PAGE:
Assess devices, users to get started on a mobility program

The need for a mobility program may be apparent, and BYOD is a necessary step in the progress from centralized control to focusing on apps and data.

While IT administrators have managed user identities, endpoint devices, applications and data for years, mobile technology has brought dramatic growth in their scope and corresponding challenges. Businesses are learning to balance their desire for centralized control with user flexibility. Bring your own device programs are one way to manage competing interests, but other methods are emerging to strengthen any mobility program.

Device management may have been easier in the days of enterprise-owned desktops and servers. As mobile devices emerged, many organizations followed a centralized control model exemplified by BlackBerry devices. A monolithic mobility infrastructure locked down endpoints. That changed when employees and business partners started using personal devices for work.

Nowadays, enterprises must balance employee preferences for how devices are used with protection of corporate data and systems. A broad range of vendors now tries to serve that need, including device designers, enterprise software vendors and specialized mobile management software companies.

Not surprisingly, early mobility program attempts satisfied neither users nor IT shops. Users lost favorite features when IT admins insisted on hardened apps before trusting valuable or sensitive data to employee-owned laptops, smartphones or tablets.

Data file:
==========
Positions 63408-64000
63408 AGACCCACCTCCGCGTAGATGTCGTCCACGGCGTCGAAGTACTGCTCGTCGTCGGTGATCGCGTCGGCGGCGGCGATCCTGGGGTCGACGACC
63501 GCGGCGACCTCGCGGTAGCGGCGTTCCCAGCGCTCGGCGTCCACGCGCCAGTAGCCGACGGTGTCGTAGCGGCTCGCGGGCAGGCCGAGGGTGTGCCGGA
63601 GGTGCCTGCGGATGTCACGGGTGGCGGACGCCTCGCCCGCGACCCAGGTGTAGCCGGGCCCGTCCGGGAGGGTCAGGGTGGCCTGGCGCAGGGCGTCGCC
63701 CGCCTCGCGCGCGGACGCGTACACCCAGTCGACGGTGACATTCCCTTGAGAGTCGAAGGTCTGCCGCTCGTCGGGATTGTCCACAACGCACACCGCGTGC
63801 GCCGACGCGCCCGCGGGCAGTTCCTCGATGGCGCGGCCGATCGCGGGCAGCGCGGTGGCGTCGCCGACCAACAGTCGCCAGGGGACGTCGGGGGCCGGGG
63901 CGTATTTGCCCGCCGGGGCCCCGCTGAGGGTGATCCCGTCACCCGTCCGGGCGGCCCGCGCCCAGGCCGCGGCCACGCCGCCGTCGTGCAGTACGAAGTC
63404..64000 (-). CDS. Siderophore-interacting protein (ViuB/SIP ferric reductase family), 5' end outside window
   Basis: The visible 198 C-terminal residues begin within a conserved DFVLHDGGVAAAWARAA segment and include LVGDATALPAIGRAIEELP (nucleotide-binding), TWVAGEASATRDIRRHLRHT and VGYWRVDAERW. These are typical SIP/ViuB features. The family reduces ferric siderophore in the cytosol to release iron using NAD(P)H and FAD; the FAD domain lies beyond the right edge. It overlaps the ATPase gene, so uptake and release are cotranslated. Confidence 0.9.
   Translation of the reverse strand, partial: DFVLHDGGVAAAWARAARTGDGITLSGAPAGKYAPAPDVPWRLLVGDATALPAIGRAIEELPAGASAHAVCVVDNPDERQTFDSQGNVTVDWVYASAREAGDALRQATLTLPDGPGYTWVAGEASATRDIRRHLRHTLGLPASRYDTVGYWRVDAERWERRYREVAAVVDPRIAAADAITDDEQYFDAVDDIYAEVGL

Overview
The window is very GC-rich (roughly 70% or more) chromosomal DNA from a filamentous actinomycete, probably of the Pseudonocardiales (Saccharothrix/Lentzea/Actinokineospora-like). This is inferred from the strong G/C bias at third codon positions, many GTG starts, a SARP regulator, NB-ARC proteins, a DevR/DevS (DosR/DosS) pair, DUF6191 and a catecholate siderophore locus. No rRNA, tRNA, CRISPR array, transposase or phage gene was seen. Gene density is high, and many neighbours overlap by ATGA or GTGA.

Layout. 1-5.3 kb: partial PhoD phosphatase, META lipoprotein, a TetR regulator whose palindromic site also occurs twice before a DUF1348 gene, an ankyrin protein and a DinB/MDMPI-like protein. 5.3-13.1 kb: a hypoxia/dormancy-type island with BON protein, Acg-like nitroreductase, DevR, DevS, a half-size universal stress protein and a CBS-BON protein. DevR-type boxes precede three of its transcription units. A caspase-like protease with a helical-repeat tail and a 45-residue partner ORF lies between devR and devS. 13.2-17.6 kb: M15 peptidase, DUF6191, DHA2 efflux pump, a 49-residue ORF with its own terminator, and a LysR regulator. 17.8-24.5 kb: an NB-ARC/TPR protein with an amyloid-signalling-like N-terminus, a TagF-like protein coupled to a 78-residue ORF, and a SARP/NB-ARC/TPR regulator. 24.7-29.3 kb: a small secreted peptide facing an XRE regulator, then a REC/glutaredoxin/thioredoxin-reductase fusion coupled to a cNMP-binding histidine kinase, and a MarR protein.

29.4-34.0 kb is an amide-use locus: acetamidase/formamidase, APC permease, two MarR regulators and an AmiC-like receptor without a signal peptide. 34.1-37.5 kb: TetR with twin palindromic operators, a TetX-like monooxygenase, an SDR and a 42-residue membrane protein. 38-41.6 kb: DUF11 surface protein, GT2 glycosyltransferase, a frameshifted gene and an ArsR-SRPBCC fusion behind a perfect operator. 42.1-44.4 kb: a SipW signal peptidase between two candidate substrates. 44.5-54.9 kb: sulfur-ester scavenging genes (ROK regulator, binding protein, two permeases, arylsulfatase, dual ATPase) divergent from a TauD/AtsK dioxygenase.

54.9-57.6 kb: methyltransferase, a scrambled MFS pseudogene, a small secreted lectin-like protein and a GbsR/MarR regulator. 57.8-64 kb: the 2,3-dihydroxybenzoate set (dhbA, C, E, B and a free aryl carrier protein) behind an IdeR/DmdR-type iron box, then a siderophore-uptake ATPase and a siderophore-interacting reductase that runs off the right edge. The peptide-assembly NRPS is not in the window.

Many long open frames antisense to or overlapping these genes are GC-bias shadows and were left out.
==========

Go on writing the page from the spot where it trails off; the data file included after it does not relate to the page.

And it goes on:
Equally frustrating to enterprises, admins didn't have the granular security controls they wanted. Nobody wants to remotely wipe personal information from a lost or stolen phone, but the risk of not wiping it and having the data leak isn't acceptable either. Clearly, everyone involved wanted a better way to isolate personal from business functions in some mobile device strategy.

BYOD's day arrives, but not without obstacles

Fortunately, the long road to improving the end-user experience as well as increasing the precision of security controls is well under way with bring your own desktop (BYOD).

In addition, the rise of software as a service (SaaS), particularly storage and collaboration services, is a new front in the struggle. In fact, advances in cloud adoption may further improve the mobile user experience while at the same time adding more complexity to the overall management challenge.

BYOD policies are part of a steady progression from managing devices to managing apps and data, including sharing among apps. Mobile applications are now a well-established part of IT ecosystems that include on-premises, cloud and mobile infrastructures.

A common issue facing those managing cloud and mobile deployments is that enterprise data and programs are running on devices that centralized IT does not control, at least not completely.

Employees must now share the responsibility for managing devices, and cloud providers are sharing the responsibility for data security. In spite of these shifts, if there were a data breach through an employee-owned mobile device or through a cloud storage service, then the IT department would still be the first to be held accountable.

Many mobility programs assume that, regardless of where enterprise data exists -- in corporate data centers, on employee tablets or in the cloud -- IT professionals will be held responsible for the confidentiality, integrity and availability of valued data.

In upcoming installments, we'll take a closer look at mobility management terms and technologies. We'll also examine growing challenges for BYOD policies and consider aspects of mobile device and application lifecycle management.

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